What made Johnson's views possible? In addition to his penchant for contrarianism, one might suggest his wide and generous reading, which attuned him to the experience of people far away and utterly unlike himself. (Among his favorite books was Richard Knolles's Generall Historie of the Turkes, the first serious English treatment of the history of the Ottoman Empire, which Johnson lamented was full of "enterprizes and revolutions, of which none desire to be informed.") More important than either of these, however, was his deep religious faith. Johnson could not stand to see "black men... repining under English cruelty" for the simple reason that he believed human beings are made lovingly in the image of God and possessed of an innate metaphysical dignity.

Posted by orrinj at 6:16 PM


Posted by orrinj at 1:02 PM


Posted by orrinj at 12:00 AM


What Liberty Meant to the Pilgrims (NATHANAEL BLAKE, June 18, 2020, National Review)

Turner's book, They Knew They Were Pilgrims, alternately affirms and challenges both the popular mythos and its critics. Beginning with the separatist movement in England and continuing until Plymouth was incorporated into Massachusetts in 1691, Turner provides an engaging account of the Pilgrims, from Calvinist theology to colonial politics. While validating some criticisms, he asserts that the Pilgrims matter for more than their legend, and he deftly uses the history of Plymouth to explore ideas of liberty in the American colonies.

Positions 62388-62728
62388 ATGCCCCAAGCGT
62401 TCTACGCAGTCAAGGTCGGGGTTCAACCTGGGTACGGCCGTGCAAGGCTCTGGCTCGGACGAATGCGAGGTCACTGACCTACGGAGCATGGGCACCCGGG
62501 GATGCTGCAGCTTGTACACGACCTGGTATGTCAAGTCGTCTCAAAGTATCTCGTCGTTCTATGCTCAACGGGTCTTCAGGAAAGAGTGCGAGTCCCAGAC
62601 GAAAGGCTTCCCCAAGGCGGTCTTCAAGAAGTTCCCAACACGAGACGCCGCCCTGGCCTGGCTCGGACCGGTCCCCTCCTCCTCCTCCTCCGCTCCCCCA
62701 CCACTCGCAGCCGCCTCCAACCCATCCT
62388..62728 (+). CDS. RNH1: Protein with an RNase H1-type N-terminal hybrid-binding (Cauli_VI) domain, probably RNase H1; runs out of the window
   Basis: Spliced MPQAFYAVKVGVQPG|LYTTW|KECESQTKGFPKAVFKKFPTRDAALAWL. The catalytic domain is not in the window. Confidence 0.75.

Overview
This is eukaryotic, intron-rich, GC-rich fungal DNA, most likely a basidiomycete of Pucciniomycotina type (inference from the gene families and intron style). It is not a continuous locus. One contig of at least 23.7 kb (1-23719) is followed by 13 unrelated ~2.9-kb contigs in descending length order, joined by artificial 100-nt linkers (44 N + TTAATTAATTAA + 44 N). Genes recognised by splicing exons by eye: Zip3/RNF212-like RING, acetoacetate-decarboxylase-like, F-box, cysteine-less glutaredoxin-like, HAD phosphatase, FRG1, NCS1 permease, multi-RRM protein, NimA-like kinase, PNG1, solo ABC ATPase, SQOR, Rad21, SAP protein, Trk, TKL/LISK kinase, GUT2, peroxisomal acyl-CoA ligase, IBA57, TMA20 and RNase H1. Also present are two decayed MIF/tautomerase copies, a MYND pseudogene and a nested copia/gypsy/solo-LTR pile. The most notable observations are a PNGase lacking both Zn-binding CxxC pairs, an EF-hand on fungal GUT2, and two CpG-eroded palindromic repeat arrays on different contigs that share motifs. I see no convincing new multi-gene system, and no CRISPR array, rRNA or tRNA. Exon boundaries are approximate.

This should be of particular interest to conservatives as we debate rival claims about the founding principles of our nation, which the study of colonial life places in context. Though the Declaration of Independence asserts a right to liberty, we do not all mean the same thing by it. Turner demonstrates that colonial ideas of liberty were not uniform, even in Plymouth, though there was a dominant theme. The Pilgrims and their descendants understood liberty not as individual freedom to live as one pleased; when they encountered that kind of freedom at Thomas Morton's Merry Mount settlement, they saw it as "licentiousness and recklessness." Rather, the Pilgrims sought freedom for Christians, redeemed from bondage to sin and Satan, to live in accord with Scripture, covenanting as a congregation free from the dominion of the corrupt Church of England.

In Turner's telling, this understanding was essential to the development of New England Congregationalism. The establishment of Massachusetts did not efface Plymouth but fulfilled it, for "England's transplanted puritans were remaking themselves in Plymouth's image" as new towns formed their own covenant churches. An ocean away from England, the theoretical distinctions between the Plymouth colonists who wanted to separate from the Church of England and the Puritans of Massachusetts Bay, who had wanted to purify it, were negated as the churches of both colonies established themselves as self-governing congregations.